Taking simple measures to help prevent breast cancer is wise. And while the exact cause of DCIS isn’t known, most doctors agree that there’s likely to be a combination of factors that lead to DCIS occurring—family history, environmental influences, and lifestyle choices. For example, smoking, drinking excessive alcohol, and obesity are likely to make you more vulnerable to developing DCIS. “Your exposure to estrogen across your lifetime is known to affect DCIS risk,” says Sarah P Cate, MD a breast cancer surgeon at Mount Sinai Hospital in New York. “If you got your period early, entered menopause late and did not have children or had a child after age 30, your risk may be elevated.”
What are the dangers of DCIS?
Breast cancer is scary, but there are also a lot of breast cancer myths women need to know about—and one of them is that DCIS is always dangerous. In the majority of cases—70 to 80 percent—DCIS isn’t a problem because it’s not invasive or the tumor is so slow-growing that it will never become a threat, Dr. Cate says. The trick is figuring out which DCIS cancers will progress and which ones will remain dormant or pose no threat—90 percent of dangerous breast tumors start in the ducts, she adds. “DCIS is non-invasive, which means it is extremely treatable.”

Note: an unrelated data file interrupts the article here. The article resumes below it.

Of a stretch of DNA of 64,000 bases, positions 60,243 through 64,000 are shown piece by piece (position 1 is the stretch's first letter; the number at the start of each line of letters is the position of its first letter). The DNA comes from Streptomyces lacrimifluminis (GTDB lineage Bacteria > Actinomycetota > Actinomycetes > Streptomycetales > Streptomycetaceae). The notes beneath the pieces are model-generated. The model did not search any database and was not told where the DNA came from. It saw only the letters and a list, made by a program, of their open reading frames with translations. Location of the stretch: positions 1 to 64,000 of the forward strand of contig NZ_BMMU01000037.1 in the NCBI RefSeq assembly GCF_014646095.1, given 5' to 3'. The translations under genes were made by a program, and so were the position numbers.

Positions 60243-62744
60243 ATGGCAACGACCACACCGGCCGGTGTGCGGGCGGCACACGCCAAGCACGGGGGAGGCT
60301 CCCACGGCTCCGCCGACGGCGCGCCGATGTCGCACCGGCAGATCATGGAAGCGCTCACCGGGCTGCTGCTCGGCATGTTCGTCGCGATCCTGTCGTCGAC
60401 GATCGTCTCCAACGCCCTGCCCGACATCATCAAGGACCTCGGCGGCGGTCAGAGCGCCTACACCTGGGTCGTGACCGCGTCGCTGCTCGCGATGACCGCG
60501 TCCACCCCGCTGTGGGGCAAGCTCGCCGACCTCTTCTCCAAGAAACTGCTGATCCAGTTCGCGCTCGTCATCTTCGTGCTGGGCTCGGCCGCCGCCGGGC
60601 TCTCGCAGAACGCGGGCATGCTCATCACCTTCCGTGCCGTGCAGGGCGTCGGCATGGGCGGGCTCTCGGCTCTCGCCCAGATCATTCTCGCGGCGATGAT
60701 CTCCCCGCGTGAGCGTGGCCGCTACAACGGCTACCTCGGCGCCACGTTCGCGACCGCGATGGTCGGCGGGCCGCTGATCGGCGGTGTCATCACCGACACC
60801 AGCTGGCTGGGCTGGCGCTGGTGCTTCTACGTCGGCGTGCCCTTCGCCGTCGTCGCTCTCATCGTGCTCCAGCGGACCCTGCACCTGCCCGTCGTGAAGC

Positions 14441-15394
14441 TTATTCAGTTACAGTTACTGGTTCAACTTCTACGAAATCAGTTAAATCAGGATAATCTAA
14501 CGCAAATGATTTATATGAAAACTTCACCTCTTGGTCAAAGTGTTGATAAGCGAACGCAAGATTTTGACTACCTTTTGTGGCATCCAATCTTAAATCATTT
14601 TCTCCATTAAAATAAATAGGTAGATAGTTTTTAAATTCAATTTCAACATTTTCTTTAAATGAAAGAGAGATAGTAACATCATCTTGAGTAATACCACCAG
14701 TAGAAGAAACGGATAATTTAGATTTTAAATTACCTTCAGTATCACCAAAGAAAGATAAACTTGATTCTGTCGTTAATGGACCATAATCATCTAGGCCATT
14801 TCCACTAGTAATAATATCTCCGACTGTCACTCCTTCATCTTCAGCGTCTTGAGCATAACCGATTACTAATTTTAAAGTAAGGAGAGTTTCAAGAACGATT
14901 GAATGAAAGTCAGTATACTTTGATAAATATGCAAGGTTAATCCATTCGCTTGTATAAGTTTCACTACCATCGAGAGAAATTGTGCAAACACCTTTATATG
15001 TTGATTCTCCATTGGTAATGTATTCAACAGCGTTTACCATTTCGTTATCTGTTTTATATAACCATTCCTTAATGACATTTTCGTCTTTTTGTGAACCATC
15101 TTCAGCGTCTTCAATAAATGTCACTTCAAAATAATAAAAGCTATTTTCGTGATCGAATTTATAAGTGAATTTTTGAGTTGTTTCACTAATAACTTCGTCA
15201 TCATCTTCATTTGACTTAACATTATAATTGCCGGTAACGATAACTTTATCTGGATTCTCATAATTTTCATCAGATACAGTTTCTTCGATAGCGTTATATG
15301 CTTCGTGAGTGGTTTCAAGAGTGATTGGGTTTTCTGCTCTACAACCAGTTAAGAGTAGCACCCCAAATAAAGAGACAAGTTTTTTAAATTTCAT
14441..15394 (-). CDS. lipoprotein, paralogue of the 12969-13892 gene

Who is most likely to have DCIS?
DCIS rarely occurs before the age of 40; there’s a significant spike in cases once women reach their 50s and 60s. Having a family history of breast cancer increases the likelihood, as does taking hormone replacement therapy for more than three to five years after menopause. Incidence also varies by race, with lower rates among Hispanic, Native American, and Alaskan Native women, the America Cancer Society reports.
How is DCIS diagnosed?
Before mammograms were common, DCIS was only diagnosed at an advanced stage. By this time, symptoms such as a palpable lump or blood-stained nipple discharge were often obvious. “Mammography is the only way to detect DCIS,” adds Dr. Cate.”Some women with DCIS may have a mass, but that is much less common.”
How is DCIS treated?
Treatment for DCIS usually involves a surgical option, sometimes followed up with radiotherapy, Dr. Cate says. “New studies are examining the role that drugs which block or lower the effects of estrogen in the breast such tamoxifen or aromatase inhibitors can play in preventing the spread of DCIS—with or without surgery and radiation, she says. ”Women in the studies are followed closely and get mammograms every six months to see if that area is changing.”
Why are women being over-diagnosed and over-treated?